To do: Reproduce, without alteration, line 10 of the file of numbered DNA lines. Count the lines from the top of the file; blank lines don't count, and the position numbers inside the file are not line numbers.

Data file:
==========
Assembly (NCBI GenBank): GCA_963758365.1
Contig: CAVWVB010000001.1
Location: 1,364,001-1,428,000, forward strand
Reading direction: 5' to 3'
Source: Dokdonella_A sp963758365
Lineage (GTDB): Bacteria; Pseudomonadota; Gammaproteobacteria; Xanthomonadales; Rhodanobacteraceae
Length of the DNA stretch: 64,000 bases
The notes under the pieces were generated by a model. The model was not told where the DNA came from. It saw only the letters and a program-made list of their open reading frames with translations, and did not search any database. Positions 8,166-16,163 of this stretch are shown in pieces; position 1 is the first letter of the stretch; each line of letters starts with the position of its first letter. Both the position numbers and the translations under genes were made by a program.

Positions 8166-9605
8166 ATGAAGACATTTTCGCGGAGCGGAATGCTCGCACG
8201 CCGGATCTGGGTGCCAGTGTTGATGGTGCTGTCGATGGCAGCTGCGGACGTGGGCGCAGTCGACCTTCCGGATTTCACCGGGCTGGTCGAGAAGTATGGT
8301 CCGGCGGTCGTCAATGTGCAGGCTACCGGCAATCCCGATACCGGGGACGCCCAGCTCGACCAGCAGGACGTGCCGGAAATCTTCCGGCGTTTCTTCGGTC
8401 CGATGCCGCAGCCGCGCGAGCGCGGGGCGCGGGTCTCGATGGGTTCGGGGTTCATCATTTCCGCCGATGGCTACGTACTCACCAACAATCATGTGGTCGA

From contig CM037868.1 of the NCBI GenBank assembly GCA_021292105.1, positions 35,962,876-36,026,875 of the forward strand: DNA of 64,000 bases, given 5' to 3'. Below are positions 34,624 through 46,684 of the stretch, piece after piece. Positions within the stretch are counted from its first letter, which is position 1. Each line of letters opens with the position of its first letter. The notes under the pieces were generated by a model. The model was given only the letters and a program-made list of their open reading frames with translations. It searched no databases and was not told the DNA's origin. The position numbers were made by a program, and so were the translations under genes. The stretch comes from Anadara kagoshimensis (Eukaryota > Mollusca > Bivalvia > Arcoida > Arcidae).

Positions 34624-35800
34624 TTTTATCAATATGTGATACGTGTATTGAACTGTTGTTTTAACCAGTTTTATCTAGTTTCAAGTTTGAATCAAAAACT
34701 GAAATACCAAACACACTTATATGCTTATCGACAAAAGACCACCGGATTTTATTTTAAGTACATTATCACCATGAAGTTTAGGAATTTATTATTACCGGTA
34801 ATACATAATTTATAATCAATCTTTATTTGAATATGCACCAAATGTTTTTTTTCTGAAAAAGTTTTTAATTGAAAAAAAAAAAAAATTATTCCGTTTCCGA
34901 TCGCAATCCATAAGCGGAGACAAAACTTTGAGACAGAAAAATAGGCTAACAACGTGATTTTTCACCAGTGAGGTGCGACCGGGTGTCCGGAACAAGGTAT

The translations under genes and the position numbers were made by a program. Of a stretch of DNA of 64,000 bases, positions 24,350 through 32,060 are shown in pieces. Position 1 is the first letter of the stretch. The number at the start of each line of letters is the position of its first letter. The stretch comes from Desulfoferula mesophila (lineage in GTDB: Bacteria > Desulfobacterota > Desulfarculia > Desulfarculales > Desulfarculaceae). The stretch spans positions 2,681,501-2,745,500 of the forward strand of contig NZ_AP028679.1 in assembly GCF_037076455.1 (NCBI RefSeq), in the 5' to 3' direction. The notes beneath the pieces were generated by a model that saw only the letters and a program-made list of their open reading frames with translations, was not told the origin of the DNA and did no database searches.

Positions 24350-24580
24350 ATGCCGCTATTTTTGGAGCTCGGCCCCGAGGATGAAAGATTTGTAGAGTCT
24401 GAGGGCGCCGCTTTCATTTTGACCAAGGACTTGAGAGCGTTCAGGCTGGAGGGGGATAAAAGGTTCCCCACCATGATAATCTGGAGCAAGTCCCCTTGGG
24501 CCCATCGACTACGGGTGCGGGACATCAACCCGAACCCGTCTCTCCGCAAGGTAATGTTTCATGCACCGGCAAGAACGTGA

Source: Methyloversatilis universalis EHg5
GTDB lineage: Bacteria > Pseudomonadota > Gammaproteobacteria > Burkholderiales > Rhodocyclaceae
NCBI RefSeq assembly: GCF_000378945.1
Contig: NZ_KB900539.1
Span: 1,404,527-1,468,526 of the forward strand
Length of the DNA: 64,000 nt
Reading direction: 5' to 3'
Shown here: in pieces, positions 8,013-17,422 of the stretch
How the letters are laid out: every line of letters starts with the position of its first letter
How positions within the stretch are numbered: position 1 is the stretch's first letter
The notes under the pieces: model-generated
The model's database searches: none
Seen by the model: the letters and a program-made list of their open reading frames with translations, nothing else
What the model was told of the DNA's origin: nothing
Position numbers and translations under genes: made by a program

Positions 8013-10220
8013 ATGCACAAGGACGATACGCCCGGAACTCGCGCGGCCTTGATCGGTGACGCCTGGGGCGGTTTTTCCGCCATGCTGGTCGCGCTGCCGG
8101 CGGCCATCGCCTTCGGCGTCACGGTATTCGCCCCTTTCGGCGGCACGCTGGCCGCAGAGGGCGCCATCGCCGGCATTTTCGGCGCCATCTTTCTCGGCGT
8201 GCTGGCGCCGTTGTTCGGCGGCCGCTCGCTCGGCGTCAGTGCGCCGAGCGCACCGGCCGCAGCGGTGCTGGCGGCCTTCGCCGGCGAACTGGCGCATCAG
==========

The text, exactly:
8166 ATGAAGACATTTTCGCGGAGCGGAATGCTCGCACG